5.1 ThreeIrreversibleSteps...................................... 16
5.2 AllostericRegulation......................................... 16
5.2.1 Hexokinase .......................................... 16
5.2.2 Phosphofructokinase (PFK) . . . . . . . . . . . . . . . . . . . . . . . . . . . . . . . . . 17
5.2.3 PyruvateKinase ....................................... 17
5.3 Gluconeogenesis............................................ 17
5.4 Reciprocal regulation of glycolysis and gluconeogenesis . . . . . . . . . . . . . . . . . . . . . . 18
5.5 TheCoriCycle ............................................ 19
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6 Glycogen metabolism 19
6.1 GlycogenStructure.......................................... 19
6.2 Converting Glucose to Glycogen . . . . . . . . . . . . . . . . . . . . . . . . . . . . . . . . . . 19
6.3 Regulation of Glycogen Synthesis and Breakdown . . . . . . . . . . . . . . . . . . . . . . . . . 19
7 The Tricarboxylic acid (TCA) Cycle 20
7.1 PyruvateDehydrogenase....................................... 20
7.1.1 Regulation .......................................... 21
7.2 Steps.................................................. 21
7.3 Regulation............................................... 22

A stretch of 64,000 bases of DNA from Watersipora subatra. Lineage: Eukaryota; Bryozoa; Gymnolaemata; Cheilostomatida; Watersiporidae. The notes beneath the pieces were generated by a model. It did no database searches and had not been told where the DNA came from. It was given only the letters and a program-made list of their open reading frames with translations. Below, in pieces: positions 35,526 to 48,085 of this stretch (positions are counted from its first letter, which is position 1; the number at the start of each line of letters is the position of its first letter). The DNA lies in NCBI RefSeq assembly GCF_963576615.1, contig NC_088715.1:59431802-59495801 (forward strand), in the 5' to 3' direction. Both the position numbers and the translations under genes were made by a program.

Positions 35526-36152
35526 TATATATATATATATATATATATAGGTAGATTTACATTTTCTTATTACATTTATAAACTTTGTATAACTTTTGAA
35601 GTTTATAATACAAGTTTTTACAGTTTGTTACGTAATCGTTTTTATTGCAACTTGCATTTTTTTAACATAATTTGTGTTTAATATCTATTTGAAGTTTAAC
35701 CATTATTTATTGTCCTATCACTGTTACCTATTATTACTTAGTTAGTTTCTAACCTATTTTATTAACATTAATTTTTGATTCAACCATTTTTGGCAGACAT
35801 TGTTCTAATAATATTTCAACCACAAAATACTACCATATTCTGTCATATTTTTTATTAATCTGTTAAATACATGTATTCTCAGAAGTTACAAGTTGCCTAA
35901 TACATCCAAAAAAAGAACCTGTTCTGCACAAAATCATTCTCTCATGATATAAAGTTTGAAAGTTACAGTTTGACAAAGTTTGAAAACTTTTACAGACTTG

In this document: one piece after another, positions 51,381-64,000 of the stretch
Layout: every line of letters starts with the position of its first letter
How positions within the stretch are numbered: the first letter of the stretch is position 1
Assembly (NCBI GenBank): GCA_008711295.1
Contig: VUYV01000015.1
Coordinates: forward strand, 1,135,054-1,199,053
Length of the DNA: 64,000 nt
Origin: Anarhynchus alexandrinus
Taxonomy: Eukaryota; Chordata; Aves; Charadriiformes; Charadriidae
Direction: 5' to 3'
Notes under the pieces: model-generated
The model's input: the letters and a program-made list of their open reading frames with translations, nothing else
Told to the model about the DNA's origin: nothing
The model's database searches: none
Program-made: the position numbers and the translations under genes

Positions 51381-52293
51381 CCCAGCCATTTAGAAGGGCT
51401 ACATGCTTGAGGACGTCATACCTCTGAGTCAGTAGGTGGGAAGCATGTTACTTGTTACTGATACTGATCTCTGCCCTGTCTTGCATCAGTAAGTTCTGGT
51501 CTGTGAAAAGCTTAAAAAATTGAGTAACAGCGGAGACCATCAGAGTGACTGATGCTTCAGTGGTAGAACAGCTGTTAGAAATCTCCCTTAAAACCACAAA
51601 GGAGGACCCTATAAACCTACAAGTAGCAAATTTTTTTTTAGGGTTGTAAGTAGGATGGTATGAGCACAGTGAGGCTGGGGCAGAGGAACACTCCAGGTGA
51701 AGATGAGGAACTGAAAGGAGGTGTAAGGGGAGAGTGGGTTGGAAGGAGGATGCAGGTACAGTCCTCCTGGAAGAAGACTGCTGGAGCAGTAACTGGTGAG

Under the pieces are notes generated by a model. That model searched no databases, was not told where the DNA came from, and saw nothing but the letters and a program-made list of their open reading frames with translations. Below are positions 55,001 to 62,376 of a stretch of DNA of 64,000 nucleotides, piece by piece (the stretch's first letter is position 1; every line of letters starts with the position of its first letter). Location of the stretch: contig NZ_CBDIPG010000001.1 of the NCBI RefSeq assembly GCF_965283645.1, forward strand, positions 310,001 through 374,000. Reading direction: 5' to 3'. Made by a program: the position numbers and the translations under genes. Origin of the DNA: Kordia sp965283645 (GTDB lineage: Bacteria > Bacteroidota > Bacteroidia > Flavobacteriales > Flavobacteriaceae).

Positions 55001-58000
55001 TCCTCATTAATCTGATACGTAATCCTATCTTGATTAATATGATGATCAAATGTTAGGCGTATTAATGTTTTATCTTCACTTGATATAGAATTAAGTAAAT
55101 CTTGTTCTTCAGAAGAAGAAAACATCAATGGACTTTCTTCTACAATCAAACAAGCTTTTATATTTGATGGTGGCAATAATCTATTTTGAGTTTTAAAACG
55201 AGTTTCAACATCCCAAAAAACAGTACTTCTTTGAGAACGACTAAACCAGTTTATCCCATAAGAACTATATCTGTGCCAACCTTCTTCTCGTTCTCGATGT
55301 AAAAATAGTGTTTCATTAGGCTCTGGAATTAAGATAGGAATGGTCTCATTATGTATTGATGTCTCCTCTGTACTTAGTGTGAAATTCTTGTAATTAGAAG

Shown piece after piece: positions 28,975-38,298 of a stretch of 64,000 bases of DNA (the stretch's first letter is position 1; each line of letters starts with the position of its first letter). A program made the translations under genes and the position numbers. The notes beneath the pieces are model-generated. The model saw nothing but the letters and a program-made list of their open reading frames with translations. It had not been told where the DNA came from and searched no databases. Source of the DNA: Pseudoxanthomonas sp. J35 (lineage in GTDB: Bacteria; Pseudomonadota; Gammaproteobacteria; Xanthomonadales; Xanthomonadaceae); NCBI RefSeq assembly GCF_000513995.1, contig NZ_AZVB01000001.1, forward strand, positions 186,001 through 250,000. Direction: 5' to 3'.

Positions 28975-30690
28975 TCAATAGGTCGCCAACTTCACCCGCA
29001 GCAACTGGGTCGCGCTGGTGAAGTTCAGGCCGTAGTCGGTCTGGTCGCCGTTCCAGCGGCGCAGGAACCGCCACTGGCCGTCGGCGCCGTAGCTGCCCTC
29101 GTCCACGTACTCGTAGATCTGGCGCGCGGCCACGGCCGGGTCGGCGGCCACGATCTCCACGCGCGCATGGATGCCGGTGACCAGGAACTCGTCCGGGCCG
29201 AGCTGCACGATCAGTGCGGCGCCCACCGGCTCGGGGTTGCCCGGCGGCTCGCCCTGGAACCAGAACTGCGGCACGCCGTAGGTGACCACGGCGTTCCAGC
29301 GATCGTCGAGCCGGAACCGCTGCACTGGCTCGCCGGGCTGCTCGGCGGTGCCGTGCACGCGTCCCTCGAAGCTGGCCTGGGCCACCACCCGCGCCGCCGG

7.4 TCA Cycle is a Source of Biosynthetic Precursor Molecules . . . . . . . . . . . . . . . . . . . 22
8 Metabolism and Physiology 23
9 Membrane Transport 23
10 Biological Redox Reactions 23
11 Oxidative Phosphorylation 23
12 Metabolism and Cancer 23
13 etc. 23
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Lecture 1
2012.01.26
1 Introduction
2 Energy in Biological Systems
2.1 Metabolism in E. Coli
[Incomplete]
E. coli is the first and simplest model used to interrogate metabolic pathways. The way they metabolise is
highly conserved throughout evolutionary history. E. coli multiply and grow in their environment, and in
doing so, require energy. Their major energy source (carbon source) is glucose. The energy extracted from
glucose is used with other inorganic compounds to make building blocks of the cell:
Amino acids
Nucleotides
Lipids
Sugars
Vitamins
Macromolecules
[Skipping the rest of this section]
2.2 Equilibrium
All reactions are reversible to some extent. Equilibrium is the state in which the rate of the forward
reaction is the same as the rate of the reverse reaction.
The forward rate is related to the nature of the reactants and some constant:
rateforward =k1[A][B]
Likewise with the reverse rate:
ratereverse =k2[C][D]
And at equilibrium:
k1[A][B] = k2[C][D]
or
keq =k1
k2
=[C][D]
[A][B]
keq is a property of the reaction.
This tells us how rapidly a reaction is to take place. The feasability of a reaction is determined by the free
energy.
2.3 Free Energy
G=Gproducts Greactants
This equation gives us the change in free energy between two states, which tells us how avidly a reaction
will take place.
G < 0The reaction is spontaneous (Potential energy has to decrease)
G= 0 The reaction is at equilibrium